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Source: Nancy Jackson, AAFS Director of Development and Accreditation
This month, we recognize and honor the many achievements of the female American Academy of Forensic Sciences (AAFS) Past Presidents to celebrate National Women’s History Month. Of the Science, Technology, Engineering, and Mathematics (STEM) fields, forensic science is the most subject diverse, encompassing all of the other fields within the various disciplines of forensic science. The first three AAFS Presidents were toxicologists and a forensic document examiner. We now highlight the fourth female AAFS President, who was also the first female forensic pathologist to hold this title.
1999-2000 AAFS President
Patricia J. “Patty” McFeeley holds an MD from the University of New Mexico (UNM) School of Medicine where she completed her residency in Pathology in 1972-73. She then completed her residency in Pediatric Pathology at Denver Children’s Hospital in 1973-74 and her Forensic Pathology Fellowship at the UNM School of Medicine in 1976-77.
Dr. McFeeley retired as Assistant Chief Medical Investigator after more than 30 years with the Office of the Medical Investigator (OMI) at the UNM School of Medicine, where she is Professor Emeritus of Pathology. Her tenure at the OMI resulted in New Mexico’s OMI being among the best medical examiner’s offices in the country. She is widely regarded as eminently gracious, one of the best in her field, and an effective consensus builder.
In 1979, Dr. McFeeley was elected into Academy membership during the presidency of June K. Jones, the first female president, and, in 1999, Dr. McFeeley became the fourth female president of the AAFS. She has served on several committees, including the Awards Committee, the Nominating Committee, the Membership Committee, the Editorial Board of the Journal of Forensic Sciences, the Executive Committee, and as a trustee of the Forensic Sciences Foundation Board of Trustees from 1992 to 2000. In 2011, she received the Distinguished Fellow Award.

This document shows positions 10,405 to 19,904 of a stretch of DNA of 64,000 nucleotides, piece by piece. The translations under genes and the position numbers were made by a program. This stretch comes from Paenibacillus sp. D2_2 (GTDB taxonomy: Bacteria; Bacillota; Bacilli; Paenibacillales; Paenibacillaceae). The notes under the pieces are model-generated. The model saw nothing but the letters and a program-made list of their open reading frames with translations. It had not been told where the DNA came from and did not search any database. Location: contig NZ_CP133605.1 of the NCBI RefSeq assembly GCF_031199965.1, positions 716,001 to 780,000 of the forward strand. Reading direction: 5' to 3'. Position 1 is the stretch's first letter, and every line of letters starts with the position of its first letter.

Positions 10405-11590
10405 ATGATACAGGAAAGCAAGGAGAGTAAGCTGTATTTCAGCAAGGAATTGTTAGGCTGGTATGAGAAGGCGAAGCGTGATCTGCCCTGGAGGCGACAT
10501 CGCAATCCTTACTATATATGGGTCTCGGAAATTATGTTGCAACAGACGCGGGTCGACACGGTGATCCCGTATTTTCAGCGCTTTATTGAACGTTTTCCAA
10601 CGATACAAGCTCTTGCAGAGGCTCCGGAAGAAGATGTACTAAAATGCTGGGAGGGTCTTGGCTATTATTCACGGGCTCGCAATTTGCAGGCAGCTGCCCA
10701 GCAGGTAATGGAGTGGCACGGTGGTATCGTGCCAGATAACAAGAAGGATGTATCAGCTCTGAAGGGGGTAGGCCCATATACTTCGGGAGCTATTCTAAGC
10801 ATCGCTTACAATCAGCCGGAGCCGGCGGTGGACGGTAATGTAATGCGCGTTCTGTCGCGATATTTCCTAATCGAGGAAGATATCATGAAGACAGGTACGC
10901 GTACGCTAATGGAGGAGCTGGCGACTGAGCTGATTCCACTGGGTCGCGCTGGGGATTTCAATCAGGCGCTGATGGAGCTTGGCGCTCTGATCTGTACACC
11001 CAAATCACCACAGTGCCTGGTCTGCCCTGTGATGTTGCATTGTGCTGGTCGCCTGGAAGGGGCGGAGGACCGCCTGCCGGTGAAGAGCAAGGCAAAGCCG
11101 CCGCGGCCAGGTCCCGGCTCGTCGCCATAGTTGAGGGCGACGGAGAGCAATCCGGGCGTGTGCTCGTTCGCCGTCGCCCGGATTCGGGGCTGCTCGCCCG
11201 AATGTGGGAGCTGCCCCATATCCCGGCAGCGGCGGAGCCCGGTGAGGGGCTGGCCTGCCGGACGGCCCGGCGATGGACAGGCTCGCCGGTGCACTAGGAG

Dr. McFeeley’s longtime service and teaching interests include pediatric pathology, specifically child abuse and Sudden Infant Death Syndrome (SIDS). She participated in the National Institute of Child Health and Human Development (NICHD) Cooperative Epidemiological Study of Sudden Infant Death Syndrome Risk Factors in 1980 and has continued this effort by speaking nationally and internationally on the investigation, diagnosis, and risk factors of SIDS. Dr. McFeeley was active in the establishment and growth of the child fatality review system and maternal death review teams in New Mexico, serving as co-leader of the Child Fatality Review (CFR).
Dr. McFeeley’s research also included elder abuse and neglect issues. Her invited presentation, in collaboration with a Department of Justice attorney and an academic geriatrician to the National Academy of Science Committee on Elder Abuse and Neglect, resulted in a chapter in the book Elder Mistreatment: Abuse, Neglect, and Exploitation in an Aging America published by The National Academies Press in 2002. Dr. McFeeley has been nationally active in raising the consciousness of the medical (especially the medical examiner/coroner) communities concerning this issue. She was a co-investigator in a grant funded by the United States Department of Justice to investigate the role of forensic science in the identification and future prevention of mistreatment deaths in long-term care facilities.
Dr. McFeeley has contributed to the research endeavor at the OMI and UNM as a collaborator. She was closely involved in the initial identification and description of the pathologic features of Hanta Virus Pulmonary Syndrome and was an essential collaborator in a large National Institutes of Health/Department of Health and Human Services (NIH/DHHS) grant studying breast cancer epidemiology in New Mexico Hispanics.